Social cooperation in the context of integrated private and common land management

Research output: Contribution to journalJournal article

Standard

Social cooperation in the context of integrated private and common land management. / Kassahun, Habtamu Tilahun; Thorsen, Bo Jellesmark; Swait, Joffre; Jacobsen, Jette Bredahl.

In: Environmental and Resource Economics, Vol. 75, 2020, p. 105–136.

Research output: Contribution to journalJournal article

Harvard

Kassahun, HT, Thorsen, BJ, Swait, J & Jacobsen, JB 2020, 'Social cooperation in the context of integrated private and common land management', Environmental and Resource Economics, vol. 75, pp. 105–136. https://doi.org/10.1007/s10640-019-00390-3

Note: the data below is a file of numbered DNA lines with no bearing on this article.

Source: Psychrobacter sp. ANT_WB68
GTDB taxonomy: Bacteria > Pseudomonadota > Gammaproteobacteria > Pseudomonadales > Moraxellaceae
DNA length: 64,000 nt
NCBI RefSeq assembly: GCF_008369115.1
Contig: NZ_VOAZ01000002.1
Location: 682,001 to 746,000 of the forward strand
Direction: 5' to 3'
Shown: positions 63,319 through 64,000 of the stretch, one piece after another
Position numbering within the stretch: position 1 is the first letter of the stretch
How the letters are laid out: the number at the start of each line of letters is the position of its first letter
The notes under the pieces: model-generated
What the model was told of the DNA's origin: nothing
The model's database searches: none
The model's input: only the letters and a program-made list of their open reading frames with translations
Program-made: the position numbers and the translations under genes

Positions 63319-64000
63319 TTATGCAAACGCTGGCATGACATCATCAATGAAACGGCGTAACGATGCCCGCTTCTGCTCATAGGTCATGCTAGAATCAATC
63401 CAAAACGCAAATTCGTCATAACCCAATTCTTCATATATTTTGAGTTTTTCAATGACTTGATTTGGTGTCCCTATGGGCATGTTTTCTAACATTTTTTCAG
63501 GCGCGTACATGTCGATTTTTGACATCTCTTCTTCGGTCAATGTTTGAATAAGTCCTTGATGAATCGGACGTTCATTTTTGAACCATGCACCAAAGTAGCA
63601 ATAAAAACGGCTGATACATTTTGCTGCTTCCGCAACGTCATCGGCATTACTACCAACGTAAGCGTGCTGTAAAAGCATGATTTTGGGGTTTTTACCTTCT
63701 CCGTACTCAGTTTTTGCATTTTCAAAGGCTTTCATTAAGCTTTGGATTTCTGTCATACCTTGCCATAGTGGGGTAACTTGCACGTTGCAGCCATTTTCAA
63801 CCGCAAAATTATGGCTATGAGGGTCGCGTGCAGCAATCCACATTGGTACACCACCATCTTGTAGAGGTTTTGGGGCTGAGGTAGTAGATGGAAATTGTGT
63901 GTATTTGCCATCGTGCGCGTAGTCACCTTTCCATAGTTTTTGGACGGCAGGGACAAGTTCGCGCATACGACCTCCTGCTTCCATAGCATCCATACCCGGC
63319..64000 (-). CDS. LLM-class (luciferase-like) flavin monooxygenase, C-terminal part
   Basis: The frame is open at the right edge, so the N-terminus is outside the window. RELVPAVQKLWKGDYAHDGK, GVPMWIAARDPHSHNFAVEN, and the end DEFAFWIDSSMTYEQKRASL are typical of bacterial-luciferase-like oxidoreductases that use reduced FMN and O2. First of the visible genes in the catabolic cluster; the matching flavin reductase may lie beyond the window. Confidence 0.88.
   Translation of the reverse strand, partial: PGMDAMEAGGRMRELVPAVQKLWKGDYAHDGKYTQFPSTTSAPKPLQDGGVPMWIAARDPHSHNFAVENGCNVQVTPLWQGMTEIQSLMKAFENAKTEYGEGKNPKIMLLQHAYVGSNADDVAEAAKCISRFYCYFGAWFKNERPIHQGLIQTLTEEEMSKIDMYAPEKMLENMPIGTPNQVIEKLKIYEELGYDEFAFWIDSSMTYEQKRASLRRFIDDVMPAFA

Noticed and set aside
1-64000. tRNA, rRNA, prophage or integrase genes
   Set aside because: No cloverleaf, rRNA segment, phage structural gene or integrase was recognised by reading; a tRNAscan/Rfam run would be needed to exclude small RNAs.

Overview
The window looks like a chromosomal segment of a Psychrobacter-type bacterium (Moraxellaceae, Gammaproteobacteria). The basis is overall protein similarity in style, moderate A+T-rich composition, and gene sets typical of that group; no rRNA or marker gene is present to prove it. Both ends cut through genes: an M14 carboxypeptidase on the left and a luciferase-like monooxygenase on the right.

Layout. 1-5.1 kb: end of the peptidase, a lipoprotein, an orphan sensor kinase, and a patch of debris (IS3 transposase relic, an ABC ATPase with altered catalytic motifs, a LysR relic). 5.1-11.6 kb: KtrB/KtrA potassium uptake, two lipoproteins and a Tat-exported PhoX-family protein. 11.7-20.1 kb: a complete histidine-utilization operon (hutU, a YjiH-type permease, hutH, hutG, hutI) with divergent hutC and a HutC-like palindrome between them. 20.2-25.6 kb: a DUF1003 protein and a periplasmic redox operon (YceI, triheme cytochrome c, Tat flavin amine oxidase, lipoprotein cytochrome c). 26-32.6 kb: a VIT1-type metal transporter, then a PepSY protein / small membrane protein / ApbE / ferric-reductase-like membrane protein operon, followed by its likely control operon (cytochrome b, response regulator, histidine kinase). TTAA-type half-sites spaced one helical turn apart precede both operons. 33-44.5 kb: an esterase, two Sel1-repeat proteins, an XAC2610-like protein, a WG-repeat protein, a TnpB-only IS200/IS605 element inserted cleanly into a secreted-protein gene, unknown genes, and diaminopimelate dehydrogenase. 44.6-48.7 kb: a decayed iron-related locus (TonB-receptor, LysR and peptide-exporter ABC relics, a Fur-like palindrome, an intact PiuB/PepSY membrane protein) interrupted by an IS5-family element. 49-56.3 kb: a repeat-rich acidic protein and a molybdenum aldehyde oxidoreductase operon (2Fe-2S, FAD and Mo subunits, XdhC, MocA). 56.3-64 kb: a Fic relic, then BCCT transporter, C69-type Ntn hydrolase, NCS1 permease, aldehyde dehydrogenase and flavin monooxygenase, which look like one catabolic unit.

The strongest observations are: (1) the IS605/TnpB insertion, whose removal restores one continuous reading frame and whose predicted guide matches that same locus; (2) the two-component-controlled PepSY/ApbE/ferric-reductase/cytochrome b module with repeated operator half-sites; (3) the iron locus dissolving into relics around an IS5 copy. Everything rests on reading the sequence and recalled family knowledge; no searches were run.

APA

Kassahun, H. T., Thorsen, B. J., Swait, J., & Jacobsen, J. B. (2020). Social cooperation in the context of integrated private and common land management. Environmental and Resource Economics, 75, 105–136. https://doi.org/10.1007/s10640-019-00390-3

Vancouver

Kassahun HT, Thorsen BJ, Swait J, Jacobsen JB. Social cooperation in the context of integrated private and common land management. Environmental and Resource Economics. 2020;75:105–136. https://doi.org/10.1007/s10640-019-00390-3

Author

Kassahun, Habtamu Tilahun ; Thorsen, Bo Jellesmark ; Swait, Joffre ; Jacobsen, Jette Bredahl. / Social cooperation in the context of integrated private and common land management. In: Environmental and Resource Economics. 2020 ; Vol. 75. pp. 105–136.

Bibtex

@article{db267bda975a4c7ca4fbc09398a3e325,
title = "Social cooperation in the context of integrated private and common land management",